(Reuters) – General Electric Co’s chief executive surprised investors on Tuesday by forecasting a net cash outflow from the conglomerate’s industrial businesses this year, a far more negative outlook than he offered previously, sending shares and bonds down.

FILE PHOTO: The logo of U.S. conglomerate General Electric is pictured at the company’s site of its energy branch in Belfort, France, February 5, 2019. REUTERS/Vincent Kessler/File Photo

“Industrial free cash flow will be (in) negative territory,” CEO Larry Culp said in a webcast interview with JPMorgan analyst Stephen Tusa, a longtime GE bear.

“I don’t want to sugarcoat that in any way,” Culp said, referring to GE’s ailing power business, which he said would lose more this year than the $2.7 billion in free cash flow it lost in 2018.

He added: “We’ll see that be a greater negative number in this year as we work through the restructuring, as we work through the runoff liabilities there and just the localization of timing around projects.”

GE’s shares swiftly dropped below $10, which marked the biggest intraday percentage drop in more than three months, knocking more than $4 billion off the company’s market value. The shares fell as much as 7.6 percent on Tuesday and were still down 5.3 percent at $9.83 in late afternoon trading.

GE’s bonds also declined, with GE Capital bonds the hardest hit. A $2.25 billion issue at 4.5 percent coming due in March 2044 was down 1.65 percent.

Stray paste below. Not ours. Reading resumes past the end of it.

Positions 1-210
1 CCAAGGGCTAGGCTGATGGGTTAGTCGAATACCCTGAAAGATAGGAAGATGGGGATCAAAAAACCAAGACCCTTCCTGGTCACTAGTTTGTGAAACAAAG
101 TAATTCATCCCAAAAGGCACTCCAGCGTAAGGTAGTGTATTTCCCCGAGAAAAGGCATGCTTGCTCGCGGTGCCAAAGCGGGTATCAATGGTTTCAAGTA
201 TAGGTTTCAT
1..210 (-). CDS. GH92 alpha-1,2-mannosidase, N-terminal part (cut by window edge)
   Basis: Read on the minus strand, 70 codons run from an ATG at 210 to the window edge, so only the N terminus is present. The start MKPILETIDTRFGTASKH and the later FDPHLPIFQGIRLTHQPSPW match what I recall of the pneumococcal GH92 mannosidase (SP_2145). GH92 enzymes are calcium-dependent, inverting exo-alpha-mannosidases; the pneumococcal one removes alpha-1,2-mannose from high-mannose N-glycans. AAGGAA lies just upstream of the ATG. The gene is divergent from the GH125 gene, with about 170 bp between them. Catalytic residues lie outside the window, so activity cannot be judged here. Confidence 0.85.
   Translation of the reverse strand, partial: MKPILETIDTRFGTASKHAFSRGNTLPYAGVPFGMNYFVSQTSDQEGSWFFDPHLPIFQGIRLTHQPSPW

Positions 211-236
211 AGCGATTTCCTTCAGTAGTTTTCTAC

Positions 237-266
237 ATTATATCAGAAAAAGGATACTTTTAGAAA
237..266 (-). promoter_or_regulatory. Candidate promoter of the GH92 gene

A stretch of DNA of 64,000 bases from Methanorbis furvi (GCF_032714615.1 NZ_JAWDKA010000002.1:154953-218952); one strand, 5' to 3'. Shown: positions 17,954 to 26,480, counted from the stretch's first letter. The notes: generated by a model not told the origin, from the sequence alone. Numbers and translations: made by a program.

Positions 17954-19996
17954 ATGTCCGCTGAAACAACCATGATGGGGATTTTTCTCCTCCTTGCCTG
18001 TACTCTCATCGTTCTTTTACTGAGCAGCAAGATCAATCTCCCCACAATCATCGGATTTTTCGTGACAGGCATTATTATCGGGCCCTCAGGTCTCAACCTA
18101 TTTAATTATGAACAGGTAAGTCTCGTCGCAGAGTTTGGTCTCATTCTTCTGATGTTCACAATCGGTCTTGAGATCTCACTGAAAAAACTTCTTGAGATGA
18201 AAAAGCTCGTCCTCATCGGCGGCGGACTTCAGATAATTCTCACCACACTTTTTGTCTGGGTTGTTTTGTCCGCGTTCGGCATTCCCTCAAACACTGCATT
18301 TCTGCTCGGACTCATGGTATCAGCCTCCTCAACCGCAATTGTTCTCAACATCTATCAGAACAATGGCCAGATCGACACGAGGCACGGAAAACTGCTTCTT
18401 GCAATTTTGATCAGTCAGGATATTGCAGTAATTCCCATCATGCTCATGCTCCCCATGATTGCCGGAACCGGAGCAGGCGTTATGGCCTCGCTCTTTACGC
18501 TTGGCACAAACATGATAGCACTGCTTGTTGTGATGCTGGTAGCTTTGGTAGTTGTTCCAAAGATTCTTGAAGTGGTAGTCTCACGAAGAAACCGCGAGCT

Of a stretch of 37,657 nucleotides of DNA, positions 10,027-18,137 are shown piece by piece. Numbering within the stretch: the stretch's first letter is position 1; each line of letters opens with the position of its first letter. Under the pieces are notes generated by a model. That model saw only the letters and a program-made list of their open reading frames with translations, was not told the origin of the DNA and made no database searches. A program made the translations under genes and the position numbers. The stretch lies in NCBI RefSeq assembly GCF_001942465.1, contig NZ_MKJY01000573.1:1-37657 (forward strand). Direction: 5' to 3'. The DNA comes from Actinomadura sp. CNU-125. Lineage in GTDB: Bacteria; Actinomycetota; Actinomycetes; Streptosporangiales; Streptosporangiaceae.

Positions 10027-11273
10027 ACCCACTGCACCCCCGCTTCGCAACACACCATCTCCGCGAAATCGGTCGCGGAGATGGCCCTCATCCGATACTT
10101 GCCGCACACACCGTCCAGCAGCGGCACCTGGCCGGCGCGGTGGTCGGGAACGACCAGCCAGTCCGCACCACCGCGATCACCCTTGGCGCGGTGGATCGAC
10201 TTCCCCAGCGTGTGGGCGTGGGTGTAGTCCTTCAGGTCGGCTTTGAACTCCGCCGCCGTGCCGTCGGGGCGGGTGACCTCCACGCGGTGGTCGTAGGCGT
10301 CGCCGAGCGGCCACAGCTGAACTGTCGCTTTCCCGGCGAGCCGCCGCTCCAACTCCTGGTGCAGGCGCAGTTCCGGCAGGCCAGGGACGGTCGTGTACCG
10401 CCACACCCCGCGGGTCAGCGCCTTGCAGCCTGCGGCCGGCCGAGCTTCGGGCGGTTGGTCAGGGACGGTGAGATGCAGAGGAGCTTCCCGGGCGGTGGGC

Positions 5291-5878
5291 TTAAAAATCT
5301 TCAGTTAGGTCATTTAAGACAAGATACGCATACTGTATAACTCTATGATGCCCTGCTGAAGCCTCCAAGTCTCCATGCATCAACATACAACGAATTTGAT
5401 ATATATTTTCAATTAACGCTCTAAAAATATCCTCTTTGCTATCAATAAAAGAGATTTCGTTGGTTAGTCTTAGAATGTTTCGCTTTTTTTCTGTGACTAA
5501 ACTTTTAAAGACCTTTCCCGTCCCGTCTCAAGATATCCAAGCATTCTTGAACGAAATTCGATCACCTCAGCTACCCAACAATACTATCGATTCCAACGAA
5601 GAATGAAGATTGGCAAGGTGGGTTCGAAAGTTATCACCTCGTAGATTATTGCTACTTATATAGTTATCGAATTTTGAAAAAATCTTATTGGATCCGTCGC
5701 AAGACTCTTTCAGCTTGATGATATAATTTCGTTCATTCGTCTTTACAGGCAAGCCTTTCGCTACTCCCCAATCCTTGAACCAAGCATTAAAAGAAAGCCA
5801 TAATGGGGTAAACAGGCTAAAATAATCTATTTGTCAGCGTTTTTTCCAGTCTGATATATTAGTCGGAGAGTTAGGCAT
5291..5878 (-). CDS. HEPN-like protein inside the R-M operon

Earnings at GE’s power business collapsed in mid-2017 as sales fell and the company failed to make good on promises to increase profit margins after a $10 billion acquisition of Alstom of France.

Since then, GE has blamed its own poor management and a shift towards new wind and solar power plants for the power unit’s losses, which totalled $22 billion last year.

The power unit is spending at least $480 million to fix thousands of turbine blades that are at risk after blades broke in 2015 and 2018, causing serious damage to power turbines and coinciding with a drop in GE’s market share.

GE also has poured billions of dollars into its insurance business, which includes thousands of money-losing long-term care policies written more than a decade ago. Some experts said GE may have to spend billions more to cover claims.

Culp said the power business would face headwinds for “a couple of years,” would not resolve problems with breaking power turbine blades for “a while” and promised to step up restructuring in the business and elsewhere. GE declined to provide restructuring cost estimates. The company is due to publish a financial forecast on March 14.

Culp’s comments on Tuesday went beyond his warning in January that investors could expect industrial free cash flow to weaken in 2019, and the cash flow would increase “substantially” in 2020 and 2021. (reut.rs/2u05kcl)

Culp said on Tuesday that GE would continue to provide cash to its GE Capital unit for the foreseeable future, though probably not as much as the $4 billion it provided last year.

GE Capital used to pay dividends to the parent company, but that stopped after losses mounted at GE’s reinsurance business in the second half of 2017.

Reporting by Rachit Vats and Ankit Ajmera in Bengaluru and Alwyn Scott and Kate Duguid in New York; Editing by Patrick Graham and Matthew Lewis


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